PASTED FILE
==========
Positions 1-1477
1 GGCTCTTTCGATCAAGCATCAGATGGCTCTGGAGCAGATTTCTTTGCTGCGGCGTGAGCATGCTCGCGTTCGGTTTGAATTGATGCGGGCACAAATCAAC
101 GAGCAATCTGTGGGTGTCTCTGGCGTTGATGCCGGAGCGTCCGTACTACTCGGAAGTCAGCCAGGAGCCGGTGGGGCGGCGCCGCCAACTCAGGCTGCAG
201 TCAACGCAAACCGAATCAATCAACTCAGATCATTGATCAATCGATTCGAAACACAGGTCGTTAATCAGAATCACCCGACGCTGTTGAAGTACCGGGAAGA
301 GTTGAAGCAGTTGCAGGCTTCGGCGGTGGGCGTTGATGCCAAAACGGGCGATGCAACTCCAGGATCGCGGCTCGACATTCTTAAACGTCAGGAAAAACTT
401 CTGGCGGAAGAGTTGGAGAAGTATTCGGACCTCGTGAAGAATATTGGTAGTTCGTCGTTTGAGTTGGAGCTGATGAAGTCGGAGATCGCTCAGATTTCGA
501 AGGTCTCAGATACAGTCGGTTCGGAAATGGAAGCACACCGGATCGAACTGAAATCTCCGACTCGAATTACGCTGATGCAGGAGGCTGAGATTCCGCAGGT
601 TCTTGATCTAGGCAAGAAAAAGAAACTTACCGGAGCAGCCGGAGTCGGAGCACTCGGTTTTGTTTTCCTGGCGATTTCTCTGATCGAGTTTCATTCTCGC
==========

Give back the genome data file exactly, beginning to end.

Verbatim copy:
Positions 1-1477
1 GGCTCTTTCGATCAAGCATCAGATGGCTCTGGAGCAGATTTCTTTGCTGCGGCGTGAGCATGCTCGCGTTCGGTTTGAATTGATGCGGGCACAAATCAAC
101 GAGCAATCTGTGGGTGTCTCTGGCGTTGATGCCGGAGCGTCCGTACTACTCGGAAGTCAGCCAGGAGCCGGTGGGGCGGCGCCGCCAACTCAGGCTGCAG
201 TCAACGCAAACCGAATCAATCAACTCAGATCATTGATCAATCGATTCGAAACACAGGTCGTTAATCAGAATCACCCGACGCTGTTGAAGTACCGGGAAGA
301 GTTGAAGCAGTTGCAGGCTTCGGCGGTGGGCGTTGATGCCAAAACGGGCGATGCAACTCCAGGATCGCGGCTCGACATTCTTAAACGTCAGGAAAAACTT
401 CTGGCGGAAGAGTTGGAGAAGTATTCGGACCTCGTGAAGAATATTGGTAGTTCGTCGTTTGAGTTGGAGCTGATGAAGTCGGAGATCGCTCAGATTTCGA
501 AGGTCTCAGATACAGTCGGTTCGGAAATGGAAGCACACCGGATCGAACTGAAATCTCCGACTCGAATTACGCTGATGCAGGAGGCTGAGATTCCGCAGGT
601 TCTTGATCTAGGCAAGAAAAAGAAACTTACCGGAGCAGCCGGAGTCGGAGCACTCGGTTTTGTTTTCCTGGCGATTTCTCTGATCGAGTTTCATTCTCGC